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Simon Leviev, the 'Tinder Swindler' is now banned in most dating apps

Tinder claims that his account and all of his known aliases accounts have been banned from the platform since 2019.

Netflix’s new documentary, The Tinder Swindler spotlights one of the main concerns while using dating apps: what if the other person turns out to be a scam? In this case, it was Simon Leviev, a so-called millionaire, and heir to a diamond empire who seduce women to later leave them drowning in debt. 

In the documentary, it is shown that Leviev is indeed still using dating apps, until now. After the release of it on Netflix, several platforms mainly from the Match Group Inc, like Match.com, Plenty of Fish, and OkCupid. 

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If that was not enough, Tinder released a statement saying that Leviev and “any of his known aliases” were banned from the app since 2019, when information about the way he scammed women was published. 

The filmmakers alleged that Simon had scammed several women for an estimated 10 million dollars, and though he has spent time in jail, nowadays he is a free man living in Israel. 

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The only participation he has in the documentary is a voice note he sends to the filmmakers warning them of a defamation lawsuit. 

“I will proceed with the lawsuit against you for defamation and lies and, you know, that everything is based, basically, on a lie. And that’s it, this is how it’s gonna be,” Hayut said in the voice message.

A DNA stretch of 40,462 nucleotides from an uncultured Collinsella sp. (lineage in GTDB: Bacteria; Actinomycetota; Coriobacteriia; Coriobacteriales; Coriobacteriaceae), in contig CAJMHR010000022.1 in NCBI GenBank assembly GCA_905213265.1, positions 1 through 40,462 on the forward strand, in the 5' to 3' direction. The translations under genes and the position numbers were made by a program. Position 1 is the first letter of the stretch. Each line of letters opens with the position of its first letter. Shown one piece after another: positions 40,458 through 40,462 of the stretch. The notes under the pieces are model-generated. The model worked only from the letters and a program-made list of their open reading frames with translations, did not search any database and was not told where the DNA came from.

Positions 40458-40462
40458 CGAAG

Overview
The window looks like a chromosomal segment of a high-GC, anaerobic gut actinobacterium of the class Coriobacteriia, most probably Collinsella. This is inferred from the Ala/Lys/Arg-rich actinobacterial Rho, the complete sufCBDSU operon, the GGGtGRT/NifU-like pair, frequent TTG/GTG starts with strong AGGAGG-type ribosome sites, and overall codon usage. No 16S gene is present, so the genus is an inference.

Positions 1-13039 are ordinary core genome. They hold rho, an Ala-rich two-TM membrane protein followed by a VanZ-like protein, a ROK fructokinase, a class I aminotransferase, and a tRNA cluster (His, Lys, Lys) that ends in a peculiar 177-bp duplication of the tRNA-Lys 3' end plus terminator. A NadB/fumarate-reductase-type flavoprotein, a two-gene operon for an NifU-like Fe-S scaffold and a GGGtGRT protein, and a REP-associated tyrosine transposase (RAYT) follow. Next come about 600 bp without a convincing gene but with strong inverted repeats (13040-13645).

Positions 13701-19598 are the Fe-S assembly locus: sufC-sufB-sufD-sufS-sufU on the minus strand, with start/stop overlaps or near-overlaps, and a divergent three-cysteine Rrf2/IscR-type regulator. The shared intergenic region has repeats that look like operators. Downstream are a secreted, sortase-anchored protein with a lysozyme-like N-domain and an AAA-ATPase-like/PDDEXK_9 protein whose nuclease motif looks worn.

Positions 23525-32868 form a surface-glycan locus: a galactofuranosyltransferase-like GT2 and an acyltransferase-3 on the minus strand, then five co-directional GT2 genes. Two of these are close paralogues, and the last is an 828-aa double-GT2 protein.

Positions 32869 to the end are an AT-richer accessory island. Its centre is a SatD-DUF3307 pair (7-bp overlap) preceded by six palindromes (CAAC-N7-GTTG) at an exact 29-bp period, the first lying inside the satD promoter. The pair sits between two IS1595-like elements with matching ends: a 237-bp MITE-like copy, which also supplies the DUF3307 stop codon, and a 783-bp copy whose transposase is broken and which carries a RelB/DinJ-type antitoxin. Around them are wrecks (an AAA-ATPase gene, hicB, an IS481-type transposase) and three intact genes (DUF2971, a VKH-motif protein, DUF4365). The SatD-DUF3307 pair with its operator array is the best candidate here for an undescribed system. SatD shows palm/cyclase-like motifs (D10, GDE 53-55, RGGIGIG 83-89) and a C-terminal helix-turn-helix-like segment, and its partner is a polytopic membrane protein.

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Leviev's Instagram account has also been deleted but is unknown if it was his decision or the platform's. 

How to spot a scam on Tinder

Just days before the release of the Netflix documentary, Tinder updated its guide to protecting anyone using the app from scams. Here’s a brief summary of what you should look or beware of. 

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According to Tinder, there are criminals that have scammed others for over 300 million dollars only in 2020. So you better keep in mind Tinder’s recommendations. 

  • If they ask to leave the app to another communication service might be a red flag, since your interaction becomes untraceable.
  • Be careful if it seems too good to be true. Maybe over-the-top displays of attention or affections are not that real and are just a way to establish a relationship as quickly as possible. 
  • A big red flag is if they avoid meeting up in real life. Sometimes they will use an excuse that later becomes the reason why they are asking for money. 
  • Do not share personal information such as passports, IDs, and of course no credit card numbers. 
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